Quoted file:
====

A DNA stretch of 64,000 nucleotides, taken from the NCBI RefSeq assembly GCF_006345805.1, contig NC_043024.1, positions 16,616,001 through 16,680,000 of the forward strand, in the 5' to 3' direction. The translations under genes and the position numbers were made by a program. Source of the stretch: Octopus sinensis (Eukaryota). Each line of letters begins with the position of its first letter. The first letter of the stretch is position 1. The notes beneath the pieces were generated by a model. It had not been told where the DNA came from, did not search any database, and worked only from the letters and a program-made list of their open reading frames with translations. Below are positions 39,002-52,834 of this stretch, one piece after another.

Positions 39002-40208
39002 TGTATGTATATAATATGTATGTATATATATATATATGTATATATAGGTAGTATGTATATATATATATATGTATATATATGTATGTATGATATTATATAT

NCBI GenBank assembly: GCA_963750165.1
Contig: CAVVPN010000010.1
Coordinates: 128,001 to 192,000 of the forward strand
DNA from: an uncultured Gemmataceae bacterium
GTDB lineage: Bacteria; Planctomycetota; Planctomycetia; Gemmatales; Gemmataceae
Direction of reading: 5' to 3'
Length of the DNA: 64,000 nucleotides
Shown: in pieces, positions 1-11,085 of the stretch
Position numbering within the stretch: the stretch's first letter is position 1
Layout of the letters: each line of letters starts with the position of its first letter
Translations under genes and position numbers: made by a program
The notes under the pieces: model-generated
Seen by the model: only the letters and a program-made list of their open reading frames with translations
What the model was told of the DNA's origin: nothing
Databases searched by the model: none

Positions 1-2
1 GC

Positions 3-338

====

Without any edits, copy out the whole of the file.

A DNA stretch of 64,000 nucleotides, taken from the NCBI RefSeq assembly GCF_006345805.1, contig NC_043024.1, positions 16,616,001 through 16,680,000 of the forward strand, in the 5' to 3' direction. The translations under genes and the position numbers were made by a program. Source of the stretch: Octopus sinensis (Eukaryota). Each line of letters begins with the position of its first letter. The first letter of the stretch is position 1. The notes beneath the pieces were generated by a model. It had not been told where the DNA came from, did not search any database, and worked only from the letters and a program-made list of their open reading frames with translations. Below are positions 39,002-52,834 of this stretch, one piece after another.

Positions 39002-40208
39002 TGTATGTATATAATATGTATGTATATATATATATATGTATATATAGGTAGTATGTATATATATATATATGTATATATATGTATGTATGATATTATATAT

NCBI GenBank assembly: GCA_963750165.1
Contig: CAVVPN010000010.1
Coordinates: 128,001 to 192,000 of the forward strand
DNA from: an uncultured Gemmataceae bacterium
GTDB lineage: Bacteria; Planctomycetota; Planctomycetia; Gemmatales; Gemmataceae
Direction of reading: 5' to 3'
Length of the DNA: 64,000 nucleotides
Shown: in pieces, positions 1-11,085 of the stretch
Position numbering within the stretch: the stretch's first letter is position 1
Layout of the letters: each line of letters starts with the position of its first letter
Translations under genes and position numbers: made by a program
The notes under the pieces: model-generated
Seen by the model: only the letters and a program-made list of their open reading frames with translations
What the model was told of the DNA's origin: nothing
Databases searched by the model: none

Positions 1-2
1 GC

Positions 3-338